Inside Job (2010) Review


Inside Job is a 2010 American documentary film, directed by Charles Ferguson, about the late-2000s financial crisis. Ferguson, who began researching in 2008, says the film is about "the systemic corruption of the United States by the financial services industry and the consequences of that systemic corruption".
In five parts, the film explores how changes in the policy environment and banking practices helped create the financial crisis.
Inside Job was acclaimed by film critics, who praised its pacing, research and exposition of complex material. It screened at the 2010 Cannes Film Festival in May and won the 2010 Academy Award for Best Documentary Feature.
The documentary is split into five parts. It begins by examining how Iceland was highly deregulated in 2000 and the privatization of its banks. When Lehman Brothers went bankrupt and AIG collapsed, Iceland and the rest of the world went into a global recession.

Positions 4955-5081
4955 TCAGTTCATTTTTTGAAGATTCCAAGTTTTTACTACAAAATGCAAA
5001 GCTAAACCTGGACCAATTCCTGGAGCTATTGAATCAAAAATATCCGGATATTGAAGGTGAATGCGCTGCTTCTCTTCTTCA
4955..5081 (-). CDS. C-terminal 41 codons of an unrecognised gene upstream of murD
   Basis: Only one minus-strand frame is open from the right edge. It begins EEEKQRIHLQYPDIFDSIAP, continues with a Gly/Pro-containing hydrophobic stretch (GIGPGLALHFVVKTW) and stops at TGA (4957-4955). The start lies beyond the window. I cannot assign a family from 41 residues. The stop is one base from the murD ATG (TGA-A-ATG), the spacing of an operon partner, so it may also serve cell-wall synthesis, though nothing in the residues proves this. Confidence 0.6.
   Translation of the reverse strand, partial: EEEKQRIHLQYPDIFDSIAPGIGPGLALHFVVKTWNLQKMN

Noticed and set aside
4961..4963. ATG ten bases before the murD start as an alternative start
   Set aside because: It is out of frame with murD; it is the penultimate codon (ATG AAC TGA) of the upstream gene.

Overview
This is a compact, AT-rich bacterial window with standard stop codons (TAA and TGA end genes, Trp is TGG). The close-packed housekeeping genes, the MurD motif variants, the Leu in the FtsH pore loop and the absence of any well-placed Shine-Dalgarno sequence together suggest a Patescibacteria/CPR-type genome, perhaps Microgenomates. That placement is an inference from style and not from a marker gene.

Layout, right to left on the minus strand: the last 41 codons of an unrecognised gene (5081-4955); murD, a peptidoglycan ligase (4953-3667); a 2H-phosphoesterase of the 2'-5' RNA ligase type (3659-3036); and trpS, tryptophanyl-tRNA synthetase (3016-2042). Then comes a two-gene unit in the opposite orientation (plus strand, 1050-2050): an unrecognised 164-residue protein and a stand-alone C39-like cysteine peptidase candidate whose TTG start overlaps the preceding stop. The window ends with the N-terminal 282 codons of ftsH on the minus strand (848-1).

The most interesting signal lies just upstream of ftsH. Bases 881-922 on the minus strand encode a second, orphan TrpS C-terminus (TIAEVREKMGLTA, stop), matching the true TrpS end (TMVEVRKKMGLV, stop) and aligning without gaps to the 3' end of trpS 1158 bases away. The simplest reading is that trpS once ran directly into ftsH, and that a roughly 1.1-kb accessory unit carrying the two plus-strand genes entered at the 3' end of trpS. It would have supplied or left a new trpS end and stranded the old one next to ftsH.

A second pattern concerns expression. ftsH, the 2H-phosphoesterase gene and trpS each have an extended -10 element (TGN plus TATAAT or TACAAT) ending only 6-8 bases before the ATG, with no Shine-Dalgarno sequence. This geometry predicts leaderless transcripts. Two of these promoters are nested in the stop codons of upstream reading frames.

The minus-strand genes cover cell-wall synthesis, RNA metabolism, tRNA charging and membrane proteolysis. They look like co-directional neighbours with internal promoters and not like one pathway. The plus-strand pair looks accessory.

At the Federal Reserve annual Jackson Hole conference in 2005, Raghuram Rajan, then the chief economist of IMF, warned about the growing risks in the financial system and proposed policies that would reduce such risks.
Former U.S. Treasury Secretary Lawrence Summers called the warnings "misguided" and Rajan himself a "luddite". However, following the financial crisis of 2007–2008, Rajan's views were seen as prescient and he was extensively interviewed for this movie.
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